public interface PersonRepository extends MongoRepository < Person, String > {

  List < Person > findBySalary(final int salary);


The interface extends the MongoRepository, which provides plenty of CRUD methods and a few extras to get us going quickly. On this interface , nly one actual definition has been added, but obviously, more could be added when required. So, where does this magic that I mentioned earlier come in? Well, normally, we would need to create a implementation of the interface that was just created but instead Spring will create this for us when the application is started. OK, but what about the method that we just defined on the interface surely that needs to know what it’s doing?

By using the name of the definition, Spring infers the implementation; therefore, findBySalary will find Person objects stored in the database by salarygetBySalary could also be used. To execute these queries, Spring Data uses the MongoTemplate.

Now, to tie all the code together and to show it in action, we need to create the main application that has the @SpringBootApplication annotation. In this example, the class has implemented CommandLineRunner as a convenient way to quickly show the output of some of the repositories methods.

@SpringBootApplication // needed because the repository is not in the same package or a sub package of the SpringBootApplication		@EnableMongoRepositories(basePackageClasses = PersonRepository.class)		public class Application implements CommandLineRunner {		
@Autowired private PersonRepository personRepository;
public static void main(final String args[]) {
 SpringApplication.run(Application.class, args);
@Override public void run(String...strings) throws Exception {
 final Person john = new Person("John", "Doe", LocalDateTime.now(), "Winner", 100);
 final Person joe = new Person("Joe", "Blogs", LocalDateTime.now(), "Loser", 50);
 System.out.println("Find all");
 System.out.println("Find by findBySalary");
 System.out.println("Making John a loser");
 System.out.println("Find all");

There isn’t actually very much to explain here, as it is really just a way to show some of the repository methods in action. But one important thing to notice is the @EnableMongoRepositories annotation, which is required as the PersonRepository is not found in the same package or sub-package as the @SpringBootApplication class. Therefore, the annotation is necessary to specify that the repository should be injected into the application. If the repository was moved into the same package as the application, then the basePackageClassesproperty could be removed from the @EnableMongoRepositories annotation, or it could even be taken out altogether.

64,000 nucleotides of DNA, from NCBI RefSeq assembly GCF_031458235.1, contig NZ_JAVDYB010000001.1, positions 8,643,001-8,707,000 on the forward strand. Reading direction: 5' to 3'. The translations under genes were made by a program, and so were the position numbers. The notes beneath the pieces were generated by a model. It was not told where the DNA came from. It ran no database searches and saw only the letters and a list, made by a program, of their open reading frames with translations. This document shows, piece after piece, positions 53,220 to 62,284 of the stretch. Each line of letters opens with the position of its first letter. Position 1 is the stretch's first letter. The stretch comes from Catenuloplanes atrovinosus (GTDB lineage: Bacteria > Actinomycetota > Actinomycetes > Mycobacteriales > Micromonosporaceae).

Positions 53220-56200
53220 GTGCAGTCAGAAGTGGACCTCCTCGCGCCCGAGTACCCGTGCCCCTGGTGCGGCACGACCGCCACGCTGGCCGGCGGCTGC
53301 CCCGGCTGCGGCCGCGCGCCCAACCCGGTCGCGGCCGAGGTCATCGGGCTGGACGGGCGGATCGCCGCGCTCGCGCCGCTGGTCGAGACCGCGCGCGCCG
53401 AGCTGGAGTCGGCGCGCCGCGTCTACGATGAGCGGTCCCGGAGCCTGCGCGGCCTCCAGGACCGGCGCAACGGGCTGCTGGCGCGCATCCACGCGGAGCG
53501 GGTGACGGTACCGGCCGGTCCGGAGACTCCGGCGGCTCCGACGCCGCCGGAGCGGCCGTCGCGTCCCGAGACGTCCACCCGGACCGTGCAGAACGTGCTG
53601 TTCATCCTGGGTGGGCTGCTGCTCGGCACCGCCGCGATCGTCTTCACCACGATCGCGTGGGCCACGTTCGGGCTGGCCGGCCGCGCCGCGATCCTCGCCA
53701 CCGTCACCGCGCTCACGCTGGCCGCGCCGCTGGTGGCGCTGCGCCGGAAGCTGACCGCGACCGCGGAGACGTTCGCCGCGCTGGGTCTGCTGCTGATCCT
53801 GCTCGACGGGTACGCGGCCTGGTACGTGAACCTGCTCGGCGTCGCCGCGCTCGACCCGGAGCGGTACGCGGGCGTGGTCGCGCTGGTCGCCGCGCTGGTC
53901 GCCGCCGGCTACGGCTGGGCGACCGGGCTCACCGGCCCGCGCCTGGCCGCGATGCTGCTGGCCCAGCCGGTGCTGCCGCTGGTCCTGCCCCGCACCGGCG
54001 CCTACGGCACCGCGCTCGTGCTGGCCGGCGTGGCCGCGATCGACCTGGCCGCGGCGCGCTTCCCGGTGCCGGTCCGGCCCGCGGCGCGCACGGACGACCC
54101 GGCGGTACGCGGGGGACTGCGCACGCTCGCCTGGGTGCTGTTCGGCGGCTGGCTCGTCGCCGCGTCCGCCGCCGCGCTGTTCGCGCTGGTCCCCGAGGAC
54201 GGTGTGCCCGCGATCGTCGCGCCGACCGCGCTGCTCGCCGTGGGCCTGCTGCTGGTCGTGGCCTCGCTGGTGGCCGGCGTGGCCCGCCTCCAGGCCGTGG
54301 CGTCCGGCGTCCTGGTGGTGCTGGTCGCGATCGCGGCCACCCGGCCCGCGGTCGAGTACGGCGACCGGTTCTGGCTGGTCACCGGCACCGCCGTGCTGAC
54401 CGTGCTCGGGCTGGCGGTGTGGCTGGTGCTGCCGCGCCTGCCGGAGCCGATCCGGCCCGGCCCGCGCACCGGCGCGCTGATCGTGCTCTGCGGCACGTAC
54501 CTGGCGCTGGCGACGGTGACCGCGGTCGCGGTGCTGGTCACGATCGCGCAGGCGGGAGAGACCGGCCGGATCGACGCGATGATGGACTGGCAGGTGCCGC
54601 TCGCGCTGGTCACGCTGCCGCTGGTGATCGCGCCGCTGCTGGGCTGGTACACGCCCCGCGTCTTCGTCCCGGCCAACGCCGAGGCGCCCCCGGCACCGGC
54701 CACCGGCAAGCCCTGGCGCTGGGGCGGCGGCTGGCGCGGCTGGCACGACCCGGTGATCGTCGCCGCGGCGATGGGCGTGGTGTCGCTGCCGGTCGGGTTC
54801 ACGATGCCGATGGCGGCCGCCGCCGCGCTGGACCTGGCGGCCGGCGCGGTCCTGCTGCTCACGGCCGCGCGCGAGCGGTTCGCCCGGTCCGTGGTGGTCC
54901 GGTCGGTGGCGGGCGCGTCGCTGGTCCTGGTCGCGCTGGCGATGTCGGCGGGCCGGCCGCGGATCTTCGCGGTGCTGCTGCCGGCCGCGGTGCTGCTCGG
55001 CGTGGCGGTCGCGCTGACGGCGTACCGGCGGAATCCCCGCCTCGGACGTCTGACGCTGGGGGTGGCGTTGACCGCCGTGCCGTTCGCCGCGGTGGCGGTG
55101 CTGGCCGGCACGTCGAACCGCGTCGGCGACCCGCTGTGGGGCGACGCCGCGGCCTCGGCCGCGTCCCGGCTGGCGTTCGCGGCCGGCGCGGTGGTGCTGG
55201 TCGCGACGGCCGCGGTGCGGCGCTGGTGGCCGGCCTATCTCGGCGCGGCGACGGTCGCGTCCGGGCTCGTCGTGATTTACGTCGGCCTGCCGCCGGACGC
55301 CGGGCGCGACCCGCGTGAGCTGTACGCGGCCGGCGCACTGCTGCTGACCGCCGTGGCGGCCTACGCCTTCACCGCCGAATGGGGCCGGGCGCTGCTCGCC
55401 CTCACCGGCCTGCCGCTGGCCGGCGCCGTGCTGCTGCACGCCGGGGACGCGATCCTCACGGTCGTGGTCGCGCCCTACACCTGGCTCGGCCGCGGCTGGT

When the application is run, the following output is produced (I ignored the id and dateOfBirth properties as they were long and messy):

Find all
Person(firstName=John, secondName=Doe, profession=Winner, salary=100)
Person(firstName=Joe, secondName=Blogs, profession=Loser, salary=50)
Find by getBySalary
Person(firstName=John, secondName=Doe, profession=Winner, salary=100)
Making John a loser
Find all
Person(firstName=John, secondName=Doe, profession=Loser, salary=100)
Person(firstName=Joe, secondName=Blogs, profession=Loser, salary=50)

Which leaves the following data persisted in the database.

 "_id" : ObjectId("592071e667c5852be43d20e8"),
 "_class" : "lankydan.tutorial.mongodb.entities.Person",
 "firstName" : "John",
 "secondName" : "Doe",
 "dateOfBirth" : ISODate("2017-05-20T17:42:14.629+01:00"),
 "profession" : "Loser",
 "salary" : 100

 "_id" : ObjectId("592071e667c5852be43d20e9"),
 "_class" : "lankydan.tutorial.mongodb.entities.Person",
 "firstName" : "Joe",
 "secondName" : "Blogs",
 "dateOfBirth" : ISODate("2017-05-20T17:42:14.632+01:00"),
 "profession" : "Loser",
 "salary" : 50

So there we have it — a quick tutorial on using Spring Data and MongoDB that allows us to easily implement some basic functionality that can perform CRUD operations without really writing any proper code.

If you want to play around with the code, it can be found on my GitHub.